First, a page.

French Polynesia: Huahine Island.

On Monday morning 31st May, we anchored at Fare village on Huahine Nui Island, 90 nm northwest from Moorea. Picture pretty, but without the dramatic mountains of Moorea. Huahine is known for the vanilla bean pods it produces and visiting a vanilla farm, plus cycling around the island was on our to do list.

Huahine Nui and Iti islands.

A model showing the topography with the surrounding reefs.

But first I had to research the Covid-19 entry protocols for ports of entry into Australia, as we had given up on Fiji. The latter would have cost us over $2,600 in tests and entry costs into Fiji and limit us to disembarking at only one of the 300 islands of Fiji. Both New South Wales and Queensland on the Australian eastern seaboard, have compulsory 14 day quarantine in place for international arrivals. The cost of quarantine in an approved hotel plus the cost of leaving our boat in a marina, to be paid by us, is around $4,000.

Happy hour at the Huahine Yacht Club.

Having registered our sailing plan from FP to Cairns in QLD with the Australian Border Force, we set about enjoying Huahine, which consists of two islands joined by a bridge, Nui (big island) and Iti (small island). We cycled the 23 km route around Nui visiting the original settlement of Fare Pote’e near Maeva on the north-east corner of the island.

The locals are proud of their sidewalks.

Fare Pote’e museum.

Inside the more than 200 year old museum.

The little daughter of the supervisor, showing Annie the fish.

This was the original capital in ancient times. There is an interesting legend of the Princess Hotu Hiva who escaped an arranged marriage on the nearby island of Raiatea by hiding in a barrel and floating across to Huahine.

The legend of Hotu Hiva – click to enlarge.

Hotu Hiva arrives by barrel.

The spot where she reputedly landed.

There are numerous Maraes (sacred sites) here and the original fish traps of the ancients in the river –  still in use today. We also stopped at a stream which teemed with 2-3m long eels. The hills from Faie to the Bay of Maroe were quite steep, so we had to push the bikes.

A nearby Marae.

Ancient fish traps.

Public toilets near the sites – note the timber shingles and woven palm frond walls.

Push Annie, push!

At the top – totes sweaty.

We met Daniel from Berlin at the Huahine Yacht Club, who told us about Avea Bay at the southern tip of Iti, the small island. The next day I met four lovely ladies having lunch at the yacht club, wearing their traditional Tahitian flower crowns called “Hei Upo’o” which are worn to celebrate the beauty of everyday life in these islands of paradise. The embodiment of “The Happy Life”

Lovely ladies at the yacht club.

Tara, one of the ladies has a restaurant “Chez Tara” at Avea Bay and she invited us to lunch on the Sunday. We motored the 8 nm down some narrow channels to Avea Bay on the Friday, which has the clearest water we have seen – anchored in 10 metres depth, we could see every link of the anchor chain on the white sand. It was a 50m swim to the kilometre wide reef, only 1.5m deep.

Esprit anchored in the clear blue water.

A traditional house boat anchored near to us.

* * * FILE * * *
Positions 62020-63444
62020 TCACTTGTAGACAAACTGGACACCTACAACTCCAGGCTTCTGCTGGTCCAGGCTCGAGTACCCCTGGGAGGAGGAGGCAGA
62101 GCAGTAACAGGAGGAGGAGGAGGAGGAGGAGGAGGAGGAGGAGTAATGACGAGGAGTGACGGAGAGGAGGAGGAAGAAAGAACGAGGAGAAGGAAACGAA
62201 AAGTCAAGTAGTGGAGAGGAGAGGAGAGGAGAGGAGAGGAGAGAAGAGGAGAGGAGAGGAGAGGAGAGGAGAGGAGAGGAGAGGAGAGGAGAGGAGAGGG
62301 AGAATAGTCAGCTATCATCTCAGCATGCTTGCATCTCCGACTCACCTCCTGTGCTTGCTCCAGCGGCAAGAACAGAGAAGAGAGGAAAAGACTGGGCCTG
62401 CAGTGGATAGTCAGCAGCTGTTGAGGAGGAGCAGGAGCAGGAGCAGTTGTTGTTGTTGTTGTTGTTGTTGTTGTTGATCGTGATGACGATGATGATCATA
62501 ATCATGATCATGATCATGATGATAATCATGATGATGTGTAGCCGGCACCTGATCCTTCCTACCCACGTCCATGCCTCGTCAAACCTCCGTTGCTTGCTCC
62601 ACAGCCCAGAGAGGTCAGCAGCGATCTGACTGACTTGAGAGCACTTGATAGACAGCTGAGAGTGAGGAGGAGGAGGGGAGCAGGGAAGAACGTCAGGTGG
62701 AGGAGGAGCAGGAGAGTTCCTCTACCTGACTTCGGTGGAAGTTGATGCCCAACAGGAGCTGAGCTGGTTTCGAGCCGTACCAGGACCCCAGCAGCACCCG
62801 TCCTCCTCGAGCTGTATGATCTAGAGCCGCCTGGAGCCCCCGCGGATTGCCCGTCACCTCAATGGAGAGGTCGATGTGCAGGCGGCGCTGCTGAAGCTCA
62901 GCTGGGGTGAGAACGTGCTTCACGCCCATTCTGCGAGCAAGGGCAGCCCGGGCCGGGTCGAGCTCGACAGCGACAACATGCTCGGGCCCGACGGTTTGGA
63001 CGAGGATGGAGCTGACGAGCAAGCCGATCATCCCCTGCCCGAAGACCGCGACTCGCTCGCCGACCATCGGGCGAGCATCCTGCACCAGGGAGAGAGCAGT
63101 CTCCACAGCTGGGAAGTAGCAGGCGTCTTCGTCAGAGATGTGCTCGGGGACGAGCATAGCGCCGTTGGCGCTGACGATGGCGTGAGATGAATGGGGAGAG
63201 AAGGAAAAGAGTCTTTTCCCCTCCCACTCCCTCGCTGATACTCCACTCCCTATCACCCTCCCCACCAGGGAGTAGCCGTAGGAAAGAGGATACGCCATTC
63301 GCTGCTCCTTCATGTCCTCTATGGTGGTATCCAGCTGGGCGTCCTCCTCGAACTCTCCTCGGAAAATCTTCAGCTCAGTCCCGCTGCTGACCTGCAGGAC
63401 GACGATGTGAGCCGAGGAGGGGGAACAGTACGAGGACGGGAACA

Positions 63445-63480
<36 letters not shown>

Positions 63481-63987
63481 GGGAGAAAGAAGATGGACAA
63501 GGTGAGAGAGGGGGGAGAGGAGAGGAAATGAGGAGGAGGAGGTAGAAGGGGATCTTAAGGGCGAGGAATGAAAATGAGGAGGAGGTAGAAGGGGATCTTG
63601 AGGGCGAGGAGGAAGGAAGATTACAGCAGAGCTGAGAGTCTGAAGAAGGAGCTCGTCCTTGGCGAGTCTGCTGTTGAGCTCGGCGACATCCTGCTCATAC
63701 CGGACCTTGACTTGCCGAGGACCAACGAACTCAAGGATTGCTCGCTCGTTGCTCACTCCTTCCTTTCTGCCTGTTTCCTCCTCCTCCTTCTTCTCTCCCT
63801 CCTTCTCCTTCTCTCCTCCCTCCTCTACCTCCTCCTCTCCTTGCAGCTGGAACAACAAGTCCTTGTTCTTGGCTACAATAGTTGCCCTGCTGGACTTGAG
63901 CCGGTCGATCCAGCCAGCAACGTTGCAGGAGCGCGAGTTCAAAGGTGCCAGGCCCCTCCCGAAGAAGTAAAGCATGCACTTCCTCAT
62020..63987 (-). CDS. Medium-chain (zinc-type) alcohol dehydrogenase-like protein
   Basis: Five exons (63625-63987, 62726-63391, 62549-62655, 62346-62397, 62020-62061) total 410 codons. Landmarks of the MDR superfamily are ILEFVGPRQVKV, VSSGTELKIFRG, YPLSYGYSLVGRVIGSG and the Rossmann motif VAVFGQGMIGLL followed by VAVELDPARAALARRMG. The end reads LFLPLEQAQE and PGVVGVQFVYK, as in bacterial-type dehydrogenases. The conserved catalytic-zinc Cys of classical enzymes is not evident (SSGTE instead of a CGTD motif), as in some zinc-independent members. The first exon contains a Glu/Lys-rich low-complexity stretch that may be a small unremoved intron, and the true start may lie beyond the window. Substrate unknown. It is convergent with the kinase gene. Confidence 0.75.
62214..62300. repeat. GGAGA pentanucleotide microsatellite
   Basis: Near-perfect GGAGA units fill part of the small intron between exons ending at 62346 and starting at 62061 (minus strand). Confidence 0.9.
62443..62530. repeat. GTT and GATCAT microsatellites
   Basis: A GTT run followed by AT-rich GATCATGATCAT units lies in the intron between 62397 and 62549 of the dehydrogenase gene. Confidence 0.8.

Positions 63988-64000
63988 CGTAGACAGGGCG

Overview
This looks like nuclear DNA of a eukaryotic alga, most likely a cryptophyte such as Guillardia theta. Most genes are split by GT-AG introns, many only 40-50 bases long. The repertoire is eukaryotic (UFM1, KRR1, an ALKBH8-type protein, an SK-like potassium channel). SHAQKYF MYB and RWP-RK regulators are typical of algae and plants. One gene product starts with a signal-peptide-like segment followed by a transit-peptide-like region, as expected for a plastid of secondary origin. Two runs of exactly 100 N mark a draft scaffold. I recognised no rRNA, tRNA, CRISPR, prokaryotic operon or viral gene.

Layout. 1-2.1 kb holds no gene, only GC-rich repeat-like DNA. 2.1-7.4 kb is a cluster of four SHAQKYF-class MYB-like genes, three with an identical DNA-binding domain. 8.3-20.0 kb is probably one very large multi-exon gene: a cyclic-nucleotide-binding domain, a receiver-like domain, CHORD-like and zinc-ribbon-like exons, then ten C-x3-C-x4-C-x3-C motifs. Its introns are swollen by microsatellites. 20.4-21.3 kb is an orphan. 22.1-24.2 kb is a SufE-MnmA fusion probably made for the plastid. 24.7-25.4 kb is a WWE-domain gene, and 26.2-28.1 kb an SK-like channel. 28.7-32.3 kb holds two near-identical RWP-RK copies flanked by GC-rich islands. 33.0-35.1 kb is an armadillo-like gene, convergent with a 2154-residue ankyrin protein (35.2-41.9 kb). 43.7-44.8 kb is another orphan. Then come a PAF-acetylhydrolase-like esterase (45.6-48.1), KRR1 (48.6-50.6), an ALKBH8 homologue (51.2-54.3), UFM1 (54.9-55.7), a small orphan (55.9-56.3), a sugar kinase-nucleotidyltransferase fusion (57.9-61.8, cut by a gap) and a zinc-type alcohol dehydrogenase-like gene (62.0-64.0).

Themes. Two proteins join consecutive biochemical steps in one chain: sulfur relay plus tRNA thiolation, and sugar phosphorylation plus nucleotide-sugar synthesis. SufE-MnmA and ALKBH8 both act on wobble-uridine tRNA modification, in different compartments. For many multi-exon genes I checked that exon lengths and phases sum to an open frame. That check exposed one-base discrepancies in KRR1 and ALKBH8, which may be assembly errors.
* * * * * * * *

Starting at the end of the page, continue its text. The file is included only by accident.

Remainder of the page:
Me, celebrating the achievement of having swum the 50m to the reef and back.

On Saturday we cycled the 16km up the east coast to Tehoro in the north and back, followed by a short 10hm cycle up the west coast to Ha’apu Bay and back on Sunday morning, finding the vanilla farm closed. Spruced up after a swim and a beer on the reef, we settled down at Chez Tara at 12:00 for lunch.

Time to assemble the bikes again.

So that Ms Armstrong can take off again.

Palm trees along the road.

Bananas growing wild along the road.

So, this is how they keep the verges trimmed.

Some parts of the island have been inundated by these creepers taking over the trees.

A pity the vanilla farm was closed on a Sunday – we will try another farm on Tahaa island.

Marea near Avea Bay – how did the ancients move these stones?

At the top of a hill – no Sweaty Betty, this one.

Back at Avea Bay before lunch.

We were welcomed like old friends with hugs and Annie was presented with a fresh “Hei Upo’o” and a bunch of bananas, as I had mentioned earlier she wanted to bake a banana bread. The freshly grilled Mahi Mahi fish, chips and salads washed down with the local beer, went down a treat, resulting in a long Sunday afternoon Nanna nap.

Two lovely ladies.

Well fed and lubricated.

I begged Annie to take off her “Hei Opo’ou before she went to bed.

On the Monday we motored back to Fare in the rain, anchored and at 5pm joined a bunch of German, Dutch, Swedish and British sailors for a convivial happy hour, half price, drinks session at the yacht club. Tuesday was perfect for recovery as it was raining most of the day.

Next stop Raiatea island.

Wednesday morning the 9th June, we set sail for the short 22 nm sail to Raiatea and Tahaa Islands.

Cheers for now!

4 Comments

  1. Johann Schröder

    Captivating. You have obviously secured a publishing contract for the consolidated travel blog once you get home?

    • The agents are beating a path to my door, but I am holding out for a seven figure deal.

      But seriously, my ancestors didn’t record their history which is a pity. My legacy to my girls won’t be money, but my diaries dating back to 1964 and this record of events since retirement.

  2. Carla

    Wow I love these pics … miss Polynesian ppl… they are so kind… I wish to go to these areas since a few years and now even more.. enjoy every minute and swim for me

    Good wind

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